The recent slowdown in China has had myriad impacts on global growth, currencies as well as on the collapse of the commodity and energy complexes.
These negative impacts could accelerate as Chinese authorities have just devalued the Yuan and seem unable to arrest the huge decline in the stock markets there.
Wouldn’t it be ironic that the “Black Swan” many have been expecting to disrupt the markets turns out instead to be “Red” in nature and came from China?
My regular readers on Seeking Alpha, Real Money Pro and Investors Alley know that I have myriad concerns both for the economy and equity markets, and have had them for several months. These include the strong dollar, the lack of any revenue and earnings growth in the S&P 500, current market valuations and the continued inability of Europe to do anything with Greece other than "kick the can" down the road continually in another last second deal.
However, my biggest concern for months has been around the situation in China. Even though authorities insist the country is growing at the 7% "official" GDP target, recent developments point to much slower growth. This has and will continue to have myriad and mostly negative impacts to the global economy and markets. Let's review the current situation in the Middle Kingdom.
Recent Developments in China:
Over the past few months, the Chinese have reported their worst industrial production figures in two years. In fact, both export and import growth were negative in July. These readings were one of the key drivers of the Chinese leadership's decision to devalue its currency, the Yuan last week. This provided a burst of volatility to global markets last week.
In addition, the authorities have taken extraordinary measures to halt a massive decline in their markets that started in the middle of June. None of these economic readings or actions by authorities support the case that growth is anywhere close to the official seven percent growth target. My own personal view is growth is probably around half that level right now.
China has accounted for a good portion of the marginal demand across the commodity and energy complexes for over a decade. The slowdown in the Middle Kingdom is the key reason commodities like copper, iron and coal are at multi-year lows and the Bloomberg Commodity Index is at levels not seen since 2002. China is also a key but not the only factor behind the yearlong slide in crude prices.
The collapse of commodity prices in turn has severely weakened the economies and currencies of commodity based countries like Australia, Canada and Brazil. This trend should continue and will be one of the main reasons global growth will come in at its lowest level in 2015 since 2009.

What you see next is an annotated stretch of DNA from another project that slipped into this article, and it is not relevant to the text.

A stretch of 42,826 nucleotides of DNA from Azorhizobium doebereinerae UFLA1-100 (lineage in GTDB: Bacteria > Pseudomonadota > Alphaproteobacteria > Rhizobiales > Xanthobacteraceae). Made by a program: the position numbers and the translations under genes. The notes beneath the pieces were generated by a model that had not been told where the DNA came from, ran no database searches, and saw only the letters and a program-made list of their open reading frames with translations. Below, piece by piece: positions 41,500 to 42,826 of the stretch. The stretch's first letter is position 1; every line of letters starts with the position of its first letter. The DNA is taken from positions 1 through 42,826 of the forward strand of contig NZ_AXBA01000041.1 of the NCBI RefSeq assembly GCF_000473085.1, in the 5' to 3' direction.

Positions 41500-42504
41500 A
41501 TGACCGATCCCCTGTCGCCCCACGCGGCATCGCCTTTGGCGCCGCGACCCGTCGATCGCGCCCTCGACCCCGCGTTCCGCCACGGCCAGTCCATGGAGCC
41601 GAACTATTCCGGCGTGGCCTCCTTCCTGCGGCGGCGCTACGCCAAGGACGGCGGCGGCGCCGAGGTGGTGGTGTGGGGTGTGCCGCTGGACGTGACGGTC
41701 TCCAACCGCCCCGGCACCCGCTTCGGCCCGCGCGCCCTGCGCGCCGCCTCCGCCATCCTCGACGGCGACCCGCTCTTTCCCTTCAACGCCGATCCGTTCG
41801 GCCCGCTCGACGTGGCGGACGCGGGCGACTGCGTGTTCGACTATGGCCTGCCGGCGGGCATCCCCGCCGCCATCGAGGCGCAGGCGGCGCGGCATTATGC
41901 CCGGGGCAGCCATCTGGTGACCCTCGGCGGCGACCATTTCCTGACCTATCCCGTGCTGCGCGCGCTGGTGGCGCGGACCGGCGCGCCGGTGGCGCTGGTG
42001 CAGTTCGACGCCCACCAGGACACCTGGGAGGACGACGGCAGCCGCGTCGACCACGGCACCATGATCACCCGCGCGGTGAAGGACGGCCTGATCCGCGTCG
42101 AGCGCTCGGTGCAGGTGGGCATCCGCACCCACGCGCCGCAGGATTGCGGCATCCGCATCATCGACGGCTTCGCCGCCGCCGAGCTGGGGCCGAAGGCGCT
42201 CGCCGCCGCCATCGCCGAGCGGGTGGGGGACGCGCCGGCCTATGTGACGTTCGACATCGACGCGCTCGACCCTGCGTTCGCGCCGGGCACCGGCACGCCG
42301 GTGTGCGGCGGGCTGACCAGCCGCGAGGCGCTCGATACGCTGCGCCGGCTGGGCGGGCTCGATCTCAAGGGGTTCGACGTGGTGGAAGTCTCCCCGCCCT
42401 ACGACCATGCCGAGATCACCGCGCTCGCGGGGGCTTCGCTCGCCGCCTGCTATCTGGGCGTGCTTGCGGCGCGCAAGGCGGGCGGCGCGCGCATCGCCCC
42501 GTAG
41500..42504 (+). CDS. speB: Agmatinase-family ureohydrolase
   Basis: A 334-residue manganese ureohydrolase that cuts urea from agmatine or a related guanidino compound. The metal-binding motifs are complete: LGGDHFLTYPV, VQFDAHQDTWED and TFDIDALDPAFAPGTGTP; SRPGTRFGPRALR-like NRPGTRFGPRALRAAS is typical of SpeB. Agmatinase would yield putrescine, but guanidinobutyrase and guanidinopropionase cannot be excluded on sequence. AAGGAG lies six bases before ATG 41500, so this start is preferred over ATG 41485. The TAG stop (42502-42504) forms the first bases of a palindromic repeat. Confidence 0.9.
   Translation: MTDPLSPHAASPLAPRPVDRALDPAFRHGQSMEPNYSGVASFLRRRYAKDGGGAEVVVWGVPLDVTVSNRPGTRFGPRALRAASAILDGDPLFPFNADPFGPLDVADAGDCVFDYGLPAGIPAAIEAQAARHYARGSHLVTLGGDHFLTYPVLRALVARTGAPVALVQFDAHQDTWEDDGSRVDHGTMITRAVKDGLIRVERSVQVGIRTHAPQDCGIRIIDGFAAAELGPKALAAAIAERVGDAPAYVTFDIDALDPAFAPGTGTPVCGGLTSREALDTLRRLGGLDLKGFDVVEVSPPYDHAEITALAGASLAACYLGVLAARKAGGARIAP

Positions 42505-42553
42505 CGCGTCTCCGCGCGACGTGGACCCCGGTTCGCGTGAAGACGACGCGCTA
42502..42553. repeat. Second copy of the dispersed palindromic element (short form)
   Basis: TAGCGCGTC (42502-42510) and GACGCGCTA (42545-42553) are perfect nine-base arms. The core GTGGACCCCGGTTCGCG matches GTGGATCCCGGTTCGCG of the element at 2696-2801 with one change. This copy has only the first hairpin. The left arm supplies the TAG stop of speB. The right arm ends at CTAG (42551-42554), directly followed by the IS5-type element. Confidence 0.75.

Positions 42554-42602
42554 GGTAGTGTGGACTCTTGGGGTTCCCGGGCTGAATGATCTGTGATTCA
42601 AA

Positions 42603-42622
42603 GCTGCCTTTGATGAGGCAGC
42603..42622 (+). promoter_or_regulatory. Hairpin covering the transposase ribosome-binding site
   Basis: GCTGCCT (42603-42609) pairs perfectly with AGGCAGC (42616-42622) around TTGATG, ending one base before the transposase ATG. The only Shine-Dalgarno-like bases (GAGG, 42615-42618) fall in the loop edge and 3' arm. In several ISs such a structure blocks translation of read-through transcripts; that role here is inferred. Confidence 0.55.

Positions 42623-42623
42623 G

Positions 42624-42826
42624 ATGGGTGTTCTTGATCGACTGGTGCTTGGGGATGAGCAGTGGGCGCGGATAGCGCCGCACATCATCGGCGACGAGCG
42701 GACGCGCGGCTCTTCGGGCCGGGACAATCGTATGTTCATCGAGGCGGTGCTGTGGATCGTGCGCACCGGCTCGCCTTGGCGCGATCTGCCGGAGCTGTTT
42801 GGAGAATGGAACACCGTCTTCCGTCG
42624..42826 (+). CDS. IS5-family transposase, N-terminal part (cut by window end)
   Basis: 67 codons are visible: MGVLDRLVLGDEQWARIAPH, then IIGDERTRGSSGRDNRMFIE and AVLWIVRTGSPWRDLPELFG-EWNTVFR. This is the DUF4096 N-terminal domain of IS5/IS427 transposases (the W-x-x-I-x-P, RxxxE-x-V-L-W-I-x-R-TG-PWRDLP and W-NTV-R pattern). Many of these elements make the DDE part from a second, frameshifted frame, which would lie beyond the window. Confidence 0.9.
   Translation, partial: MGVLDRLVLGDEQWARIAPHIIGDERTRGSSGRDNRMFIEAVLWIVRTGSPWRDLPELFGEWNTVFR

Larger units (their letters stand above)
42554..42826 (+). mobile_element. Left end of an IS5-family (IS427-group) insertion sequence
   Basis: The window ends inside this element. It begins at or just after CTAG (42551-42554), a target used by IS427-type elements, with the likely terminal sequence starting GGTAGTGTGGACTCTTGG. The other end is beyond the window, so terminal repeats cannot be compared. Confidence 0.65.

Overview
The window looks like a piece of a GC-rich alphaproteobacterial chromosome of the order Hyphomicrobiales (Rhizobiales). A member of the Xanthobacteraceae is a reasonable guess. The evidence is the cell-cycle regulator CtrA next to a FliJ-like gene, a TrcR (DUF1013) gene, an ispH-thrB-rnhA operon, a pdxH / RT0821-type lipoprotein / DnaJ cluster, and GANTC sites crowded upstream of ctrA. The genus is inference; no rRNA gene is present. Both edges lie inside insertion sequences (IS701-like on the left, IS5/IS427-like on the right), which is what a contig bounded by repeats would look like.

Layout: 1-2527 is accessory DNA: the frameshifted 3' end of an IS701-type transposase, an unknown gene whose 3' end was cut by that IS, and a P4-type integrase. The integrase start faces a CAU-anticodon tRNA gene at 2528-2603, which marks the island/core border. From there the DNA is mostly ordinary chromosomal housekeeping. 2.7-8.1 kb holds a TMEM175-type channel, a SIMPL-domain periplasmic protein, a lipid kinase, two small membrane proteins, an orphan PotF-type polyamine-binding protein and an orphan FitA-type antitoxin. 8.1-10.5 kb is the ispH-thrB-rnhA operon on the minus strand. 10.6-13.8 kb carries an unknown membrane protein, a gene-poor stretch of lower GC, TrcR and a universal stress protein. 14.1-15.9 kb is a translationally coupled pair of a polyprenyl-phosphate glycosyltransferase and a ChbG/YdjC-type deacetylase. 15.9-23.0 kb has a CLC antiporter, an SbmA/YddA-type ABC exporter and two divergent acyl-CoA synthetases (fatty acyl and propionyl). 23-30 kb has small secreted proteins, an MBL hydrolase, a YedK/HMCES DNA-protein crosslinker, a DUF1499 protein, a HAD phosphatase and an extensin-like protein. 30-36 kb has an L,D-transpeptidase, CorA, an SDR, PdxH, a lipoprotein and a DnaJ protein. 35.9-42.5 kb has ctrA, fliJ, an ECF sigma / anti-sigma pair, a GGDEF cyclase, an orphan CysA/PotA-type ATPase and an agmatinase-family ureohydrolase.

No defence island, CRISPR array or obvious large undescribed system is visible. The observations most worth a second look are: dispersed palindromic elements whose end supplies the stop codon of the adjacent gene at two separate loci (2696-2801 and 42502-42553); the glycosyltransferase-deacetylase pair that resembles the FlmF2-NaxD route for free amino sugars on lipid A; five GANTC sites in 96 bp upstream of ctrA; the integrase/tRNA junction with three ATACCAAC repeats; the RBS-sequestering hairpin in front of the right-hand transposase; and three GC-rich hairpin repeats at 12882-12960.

The recent decision by the Chinese to devalue the Yuan will exacerbate the developments above as well as have new ramifications for the global economy and markets. This is especially true in Asia. This is the last thing the export led economies of Korea or Japan need at the moment. Korea recently posted its worst quarterly growth levels in six years and data released yesterday showed the Land of the Rising Sun contracted in the second quarter.
I would also be concerned about the tertiary countries of Asia where this devaluation will put their economies and currencies under additional pressure. Malaysia racked by a corruption scandal and falling oil prices has seen the Ringgit fall by 23% against the dollar already over the past year. Thailand's Baht sank to its lowest levels since 2009. This is reminding some of the environment just before the Asian crisis in 1998. Expect the dollar to go through a new round of strengthening against the Asian currencies in coming quarters. This will mean additional currency hits to the revenues and earnings of the S&P 500.
The Unthinkable Scenario:
My biggest worry for the market is it doesn't seem to factor in whether this recent slowdown in China isn't a temporary event but the start of a larger trend. China is the second largest economy and market in the world. If suddenly, it went from the 10% annual growth the world has come to expect over the last 25 years of its economic transformation to something close to half those levels, obviously that would have negative consequences for everything from global growth, emerging markets, commodities and currencies.
The market seems to be sanguine that Chinese authorities will be able to halt the slide in their markets and economy. I am not so sure. Recent measures certainly did not stop Chinese equities from plunging an additional six percent overnight. In addition, if growth is permanently at a lower trajectory, China might have substantial trouble servicing the massive amount of debt the country has run up since the financial crisis.
I will continue to have my portfolio on a very cautious footing until it appears global growth particularly from China is improving. I will also continue to be severely underweight energy & commodity stocks in my portfolio, as I believe there will be more pain and myriad bankruptcies in these sectors before all is said and done. Currently, I am keeping a tad more than 30% of my overall portfolio in cash at the moment.
After all the worries around the huge amount of quantitative easing measures taken by the central banks of Europe, Japan and the United States as well as five years of drama from Greece and other periphery nations of Europe, wouldn't it be ironic that the "Black Swan" many have been expecting to disrupt the markets turns out instead to be "Red" in nature and came from China? Food for thought. Happy Hunting.